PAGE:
Students at Fountain Green Elementary School are finding out all about Humphrey the Hamster and his trials and tribulations at school — during the day and at night.
Each student in the school has a homework assignment Monday through Thursday, to read the next chapter of “The World According to Humphrey,” a series by Betty E. Birney. It’s about a classroom pet hamster who tells the stories of the school days, and nights, as he sees them.
The books, one for each family at Fountain Green, were paid for by the PTA.
“Last year, the focus of the PTA was more on family and community involvement. I felt like this tied right in with that,” Fountain Green reading specialist Dawn Rose said. “The idea is to bring everyone together and have that same reading experience and getting to share it with their families and getting to share it with their teachers.”
The PTA felt the reading program would “foster a greater sense of family and togetherness,” Fountain Green PTA President Nykisha M. Kimble said, and families can talk about the story and anticipate what happens next.
“We also made the decision to go this route with the school-wide program, because it not only fosters a sense of community outside of school, but also inside the school within the student body. It is a pleasure to see and hear the students discussing Humphrey with their friends,” Kimble said.
Parents can read the book aloud to their children, or everyone can take part in reading, whatever works best, Rose said. The idea behind the program, through Read to Them, is to promote reading, which not everyone has time for.
“Every kid enjoys listening to books, so it just brings the family involvement,” she said.
This is the first time Fountain Green, which has about 500 students, has done a school-wide reading and kicked off the program in December.
“The students love it. We had a lot of exciting things done in school they’ve been looking forward to,” Rose said.
Each week in December, Rose and her colleagues Dawn Borg, a paraeducator, and Lori Sheahen, a special educator, provided new clues for students to guess what book they’d be reading and what animal it involved.
The big reveal — though many students had already guessed the book — was during an assembly two days before winter break, when chief custodian Ron Edwards, known as Mr. Ron to the students, performed a skit.
Painted rocks as hamster were hidden around the school and students who found them received prizes. The last one was found last week. Each student also made a “hamster,” a paper cutout they could decorate as they chose. They also made nametags for themselves.
Rose chose the first book of the Humphrey series for the school-wide reading because it’s good for students in kindergarten through fifth grade, she said.
“It teaches a lot of lessons about understanding differences in other students, other families,” Rose said. “I thought the themes in the book would relate well to the students here at Fountain Green.”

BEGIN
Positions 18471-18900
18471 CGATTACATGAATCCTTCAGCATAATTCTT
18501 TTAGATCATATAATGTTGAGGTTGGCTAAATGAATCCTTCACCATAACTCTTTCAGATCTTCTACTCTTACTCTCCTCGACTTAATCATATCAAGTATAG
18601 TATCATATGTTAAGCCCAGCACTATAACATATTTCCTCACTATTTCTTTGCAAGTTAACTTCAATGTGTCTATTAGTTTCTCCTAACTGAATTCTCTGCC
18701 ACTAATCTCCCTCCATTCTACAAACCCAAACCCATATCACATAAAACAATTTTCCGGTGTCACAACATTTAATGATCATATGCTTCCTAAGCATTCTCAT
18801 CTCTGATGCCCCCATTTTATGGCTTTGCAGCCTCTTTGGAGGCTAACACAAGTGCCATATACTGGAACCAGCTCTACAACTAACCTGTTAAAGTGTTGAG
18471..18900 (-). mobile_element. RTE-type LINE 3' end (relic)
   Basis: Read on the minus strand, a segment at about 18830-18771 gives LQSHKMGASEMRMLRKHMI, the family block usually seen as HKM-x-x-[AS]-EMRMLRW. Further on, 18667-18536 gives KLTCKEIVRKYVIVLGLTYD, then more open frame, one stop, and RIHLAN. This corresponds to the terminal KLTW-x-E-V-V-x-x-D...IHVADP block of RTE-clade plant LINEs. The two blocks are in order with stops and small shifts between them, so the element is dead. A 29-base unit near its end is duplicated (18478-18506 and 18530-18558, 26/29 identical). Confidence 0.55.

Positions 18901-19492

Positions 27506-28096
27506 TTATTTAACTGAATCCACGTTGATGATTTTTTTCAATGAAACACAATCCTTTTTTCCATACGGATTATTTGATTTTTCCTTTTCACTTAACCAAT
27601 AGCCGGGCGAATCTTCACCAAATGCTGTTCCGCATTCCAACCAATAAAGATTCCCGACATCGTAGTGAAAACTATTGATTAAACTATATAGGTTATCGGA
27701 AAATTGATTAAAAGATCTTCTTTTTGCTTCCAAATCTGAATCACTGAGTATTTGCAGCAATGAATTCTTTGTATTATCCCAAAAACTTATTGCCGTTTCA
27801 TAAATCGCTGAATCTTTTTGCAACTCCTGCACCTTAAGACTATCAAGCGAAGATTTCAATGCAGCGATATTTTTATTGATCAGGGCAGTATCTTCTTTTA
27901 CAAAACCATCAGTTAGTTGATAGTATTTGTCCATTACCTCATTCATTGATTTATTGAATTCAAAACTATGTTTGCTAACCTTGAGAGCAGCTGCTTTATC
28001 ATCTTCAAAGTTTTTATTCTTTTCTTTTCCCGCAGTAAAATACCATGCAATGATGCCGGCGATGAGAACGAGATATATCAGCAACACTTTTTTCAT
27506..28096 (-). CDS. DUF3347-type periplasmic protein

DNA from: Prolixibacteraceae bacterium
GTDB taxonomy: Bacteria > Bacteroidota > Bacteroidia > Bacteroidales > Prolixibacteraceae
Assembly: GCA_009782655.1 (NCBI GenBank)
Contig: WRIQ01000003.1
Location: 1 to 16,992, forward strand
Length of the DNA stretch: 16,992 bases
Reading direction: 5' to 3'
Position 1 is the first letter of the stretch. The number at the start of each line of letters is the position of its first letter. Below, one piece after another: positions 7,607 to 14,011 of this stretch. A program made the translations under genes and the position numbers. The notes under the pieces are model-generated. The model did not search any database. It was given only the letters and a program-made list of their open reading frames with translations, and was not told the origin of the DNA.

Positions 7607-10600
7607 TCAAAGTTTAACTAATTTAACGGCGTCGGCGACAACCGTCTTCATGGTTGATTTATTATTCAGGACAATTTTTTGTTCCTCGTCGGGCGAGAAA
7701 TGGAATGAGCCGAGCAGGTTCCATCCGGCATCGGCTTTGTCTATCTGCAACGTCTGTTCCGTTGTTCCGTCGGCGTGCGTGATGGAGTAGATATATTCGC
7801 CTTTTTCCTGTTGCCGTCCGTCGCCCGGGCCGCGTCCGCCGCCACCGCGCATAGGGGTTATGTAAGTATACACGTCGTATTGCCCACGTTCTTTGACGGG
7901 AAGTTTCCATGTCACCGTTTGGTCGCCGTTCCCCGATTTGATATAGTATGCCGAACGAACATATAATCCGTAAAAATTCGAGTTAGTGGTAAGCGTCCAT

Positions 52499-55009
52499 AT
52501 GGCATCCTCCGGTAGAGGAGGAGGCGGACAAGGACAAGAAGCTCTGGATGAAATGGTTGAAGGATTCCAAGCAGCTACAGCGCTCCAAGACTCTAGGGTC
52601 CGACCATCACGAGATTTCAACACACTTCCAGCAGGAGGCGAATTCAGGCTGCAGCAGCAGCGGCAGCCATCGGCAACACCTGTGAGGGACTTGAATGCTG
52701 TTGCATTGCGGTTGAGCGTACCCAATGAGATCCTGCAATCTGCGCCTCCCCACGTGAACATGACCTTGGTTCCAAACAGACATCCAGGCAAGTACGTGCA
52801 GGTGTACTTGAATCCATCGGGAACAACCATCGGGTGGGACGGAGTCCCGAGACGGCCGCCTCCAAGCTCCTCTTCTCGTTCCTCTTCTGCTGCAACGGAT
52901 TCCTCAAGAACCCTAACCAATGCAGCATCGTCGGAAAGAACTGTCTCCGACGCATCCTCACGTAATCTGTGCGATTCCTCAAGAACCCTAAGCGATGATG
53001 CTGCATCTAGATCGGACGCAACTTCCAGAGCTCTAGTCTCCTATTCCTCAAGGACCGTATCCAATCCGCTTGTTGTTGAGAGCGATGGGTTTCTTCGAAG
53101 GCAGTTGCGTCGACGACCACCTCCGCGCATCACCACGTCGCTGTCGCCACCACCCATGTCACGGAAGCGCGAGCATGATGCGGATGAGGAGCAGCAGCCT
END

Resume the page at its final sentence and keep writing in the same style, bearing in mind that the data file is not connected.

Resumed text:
It also introduces students who may not like to read to a series, and if they like the first book, can continue more with the main character, Rose said.
Fountain Green Principal Alison Donnelly said the book ties in with the theme of the program: “Reading is important and everybody reads.”
“I love the excitement of the children, about reading a book, about the discussions they’re having,” Donnelly said. “So the excitement, the motivation was built up in December and now they’re actually reading the book and they’re excited about reading it.”
A chapter is read each night at home, and the following day teachers ask trivia questions — the class that answers the most questions correctly gets a prize at the end.
Some of the teachers have been reading the books to the younger students in the lower grades, Rose said.
Reading the book together provides an opportunity for family time, she said.
“They can discuss something they have in common. With the families that Humphrey encounters in the book, there’s a lot that parents will have to talk to kids about,” Rose said, “understanding how different families work, maybe traditions in their family, things that make their family special versus other families. It even pulls in different cultures.”
Families talk about movie nights, but reading together is a wonderful alternative, Donnelly said.
“Families can talk about characters in the book or situations the families encounter,” she said. “Those are good discussions for families to have to see how families live differently, because in the book, some do have different family environments.”
The program is scheduled to be finished by the end of January.
“Just seeing the conversations the kids have. I’ve had many kids stop me in the hallway saying I read this, or ask if they found all the rocks,” Rose said. “They’re just so excited, I’m just hoping to see that continue.”